Your ear hurts. It’s stopped up as well; you can’t hear clearly. Could you have an ear infection? You may have thought those only occurred in children. However, adults get ear infections too.
Dr. Nilesh Patel, our experienced ear, nose, and throat specialist and otolaryngologist, can diagnose your ear problem, tell you whether you have an ear infection, and provide prompt treatment.
Ear infections need specialized treatment. Left untreated, middle ear infections can lead to debilitating conditions including lasting hearing loss, a spread of the infection to your head, or nerve paralysis in your face.
Middle ear infections, or otitis media, are the most common type of ear infection. The infection is located behind your eardrum. It can cause pain in one or both ears. Your hearing may be affected. You could have drainage coming from the ear. You may have a sore throat.
If the infection is acute, your ear may be swollen and red. If you have otitis media with effusion, you have fluid build-up even after the infection is gone. Your ear may feel full and your hearing is diminished.
If you have one or more environmental allergy symptoms — think ragweed in the fall, trees or grasses in the spring and summer, or mold in the fall — you’re more prone to middle ear infections. If you’ve caught a cold or have another upper respiratory infection, your middle ear could get infected as well. Smoking and being exposed to secondhand smoke can also trigger this type of infection.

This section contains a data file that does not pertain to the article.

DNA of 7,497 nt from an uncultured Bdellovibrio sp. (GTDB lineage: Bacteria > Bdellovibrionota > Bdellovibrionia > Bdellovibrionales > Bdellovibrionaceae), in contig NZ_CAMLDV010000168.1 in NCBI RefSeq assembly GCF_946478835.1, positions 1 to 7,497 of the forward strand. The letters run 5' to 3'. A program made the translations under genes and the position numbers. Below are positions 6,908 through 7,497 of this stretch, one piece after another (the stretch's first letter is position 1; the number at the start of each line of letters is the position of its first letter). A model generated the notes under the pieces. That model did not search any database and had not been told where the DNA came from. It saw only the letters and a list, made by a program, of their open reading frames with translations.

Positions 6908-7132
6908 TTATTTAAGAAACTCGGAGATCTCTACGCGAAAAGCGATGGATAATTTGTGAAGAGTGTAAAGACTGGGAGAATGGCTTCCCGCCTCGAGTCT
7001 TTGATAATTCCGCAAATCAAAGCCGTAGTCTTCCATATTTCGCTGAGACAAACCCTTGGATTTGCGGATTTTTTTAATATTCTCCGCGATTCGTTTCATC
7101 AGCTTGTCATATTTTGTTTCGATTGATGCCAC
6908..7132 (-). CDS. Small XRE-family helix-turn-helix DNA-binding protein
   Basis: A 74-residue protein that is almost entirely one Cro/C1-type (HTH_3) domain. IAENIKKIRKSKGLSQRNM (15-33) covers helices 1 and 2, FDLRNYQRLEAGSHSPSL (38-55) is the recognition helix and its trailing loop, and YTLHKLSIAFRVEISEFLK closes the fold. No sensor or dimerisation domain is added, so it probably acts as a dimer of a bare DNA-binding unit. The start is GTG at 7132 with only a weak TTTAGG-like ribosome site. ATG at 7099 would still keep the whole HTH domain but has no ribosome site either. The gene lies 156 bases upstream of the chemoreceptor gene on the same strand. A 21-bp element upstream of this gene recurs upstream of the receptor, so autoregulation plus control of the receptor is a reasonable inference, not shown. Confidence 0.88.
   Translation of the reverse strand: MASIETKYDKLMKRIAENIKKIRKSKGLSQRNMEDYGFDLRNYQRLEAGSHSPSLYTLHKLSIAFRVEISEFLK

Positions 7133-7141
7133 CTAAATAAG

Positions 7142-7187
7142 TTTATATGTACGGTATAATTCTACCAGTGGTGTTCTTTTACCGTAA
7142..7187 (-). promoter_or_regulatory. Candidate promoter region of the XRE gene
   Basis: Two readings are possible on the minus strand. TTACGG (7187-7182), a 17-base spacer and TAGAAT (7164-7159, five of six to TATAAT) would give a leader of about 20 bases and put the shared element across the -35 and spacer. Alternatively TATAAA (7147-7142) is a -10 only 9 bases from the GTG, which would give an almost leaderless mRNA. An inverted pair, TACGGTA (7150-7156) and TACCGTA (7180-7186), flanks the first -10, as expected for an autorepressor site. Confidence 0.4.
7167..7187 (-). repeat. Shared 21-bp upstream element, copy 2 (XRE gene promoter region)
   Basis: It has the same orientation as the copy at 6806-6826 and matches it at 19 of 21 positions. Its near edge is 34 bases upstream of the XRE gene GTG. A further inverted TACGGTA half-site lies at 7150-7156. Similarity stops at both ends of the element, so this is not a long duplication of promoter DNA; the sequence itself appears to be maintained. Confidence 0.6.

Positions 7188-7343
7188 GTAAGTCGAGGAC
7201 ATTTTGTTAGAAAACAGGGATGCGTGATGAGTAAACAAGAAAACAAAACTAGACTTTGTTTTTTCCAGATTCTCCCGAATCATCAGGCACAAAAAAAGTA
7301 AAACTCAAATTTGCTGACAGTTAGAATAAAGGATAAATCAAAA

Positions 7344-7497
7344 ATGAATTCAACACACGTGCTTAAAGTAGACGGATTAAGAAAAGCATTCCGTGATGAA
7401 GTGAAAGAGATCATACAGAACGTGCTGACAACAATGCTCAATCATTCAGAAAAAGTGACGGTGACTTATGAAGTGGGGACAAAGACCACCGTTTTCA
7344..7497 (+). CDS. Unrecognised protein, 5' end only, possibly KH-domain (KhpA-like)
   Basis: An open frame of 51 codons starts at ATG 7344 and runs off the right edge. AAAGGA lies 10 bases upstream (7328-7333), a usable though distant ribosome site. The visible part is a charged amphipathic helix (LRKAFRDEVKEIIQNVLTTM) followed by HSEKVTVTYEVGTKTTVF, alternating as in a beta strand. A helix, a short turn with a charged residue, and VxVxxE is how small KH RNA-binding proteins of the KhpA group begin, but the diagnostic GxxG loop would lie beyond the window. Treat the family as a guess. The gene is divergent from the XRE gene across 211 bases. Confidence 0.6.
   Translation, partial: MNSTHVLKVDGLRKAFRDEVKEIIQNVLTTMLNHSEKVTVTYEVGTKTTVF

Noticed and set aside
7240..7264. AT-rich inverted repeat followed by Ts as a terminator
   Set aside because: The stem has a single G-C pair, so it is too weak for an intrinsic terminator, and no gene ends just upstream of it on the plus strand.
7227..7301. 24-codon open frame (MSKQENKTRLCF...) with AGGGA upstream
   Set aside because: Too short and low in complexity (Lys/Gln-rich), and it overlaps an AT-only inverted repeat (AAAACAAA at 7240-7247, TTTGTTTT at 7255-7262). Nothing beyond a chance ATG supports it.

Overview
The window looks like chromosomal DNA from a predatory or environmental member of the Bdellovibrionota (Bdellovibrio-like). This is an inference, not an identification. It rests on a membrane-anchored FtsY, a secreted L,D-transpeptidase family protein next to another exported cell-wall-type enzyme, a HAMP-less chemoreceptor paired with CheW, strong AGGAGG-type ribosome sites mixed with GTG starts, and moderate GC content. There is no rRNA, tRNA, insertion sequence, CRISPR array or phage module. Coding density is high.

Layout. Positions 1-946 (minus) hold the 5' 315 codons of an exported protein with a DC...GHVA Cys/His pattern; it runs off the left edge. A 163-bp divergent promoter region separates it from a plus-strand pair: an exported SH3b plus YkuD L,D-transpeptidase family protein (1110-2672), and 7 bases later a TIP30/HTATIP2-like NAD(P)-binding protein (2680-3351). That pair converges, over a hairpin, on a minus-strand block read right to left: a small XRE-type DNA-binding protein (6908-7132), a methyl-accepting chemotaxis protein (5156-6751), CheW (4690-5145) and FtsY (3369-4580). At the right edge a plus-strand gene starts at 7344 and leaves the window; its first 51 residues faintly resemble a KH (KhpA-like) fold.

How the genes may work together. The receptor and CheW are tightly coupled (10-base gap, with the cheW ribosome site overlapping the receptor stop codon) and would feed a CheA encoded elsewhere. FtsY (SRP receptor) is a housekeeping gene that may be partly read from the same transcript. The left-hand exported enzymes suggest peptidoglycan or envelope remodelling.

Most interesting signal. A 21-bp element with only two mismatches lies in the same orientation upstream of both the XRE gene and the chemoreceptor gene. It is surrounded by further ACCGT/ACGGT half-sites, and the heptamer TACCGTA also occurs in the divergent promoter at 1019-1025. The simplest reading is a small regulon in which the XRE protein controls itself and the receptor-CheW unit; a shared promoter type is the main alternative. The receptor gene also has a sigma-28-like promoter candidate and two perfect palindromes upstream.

Dr. Patel may prescribe an oral antibiotic or antibiotic ear drops. If you have allergy or cold symptoms, he may recommend a decongestant, antihistamine, or a nasal steroid.
Additionally, he may recommend a tip: pinch your nose and then exhale multiple times during the day. It helps move air into your blocked eustachian tube.
If you’re a water lover, you may sustain an outer ear infection. Like a middle ear infection, you likely have pain in your ear, your ear is stopped up, and you may have drainage from the ear. It may also look red and feel hot.
The nonmedical term for an outer ear infection is swimmer’s ear. That’s because it results from moisture in the outer ear — the area from the opening of the ear through the ear canal that leads to your eardrum.
If you swim regularly or engage in other water sports, you’re at a higher risk of an outer ear infection. You can also sustain one by rubbing the opening to your ear with your fingers and introducing bacteria that can multiply and move inside your ear.
Dr. Patel cleans your ear thoroughly and applies antibacterial medication. You may need an oral antibiotic. If you have a fungal infection, he prescribes appropriate antifungal medication. Most viral infections will resolve on their own; you need to keep the ear clean and avoid touching it with your fingers.
Call Dr. Patel at either of his two convenient Midtown locations, or request a same-day appointment online for expert treatment of all your ear, nose, and throat concerns.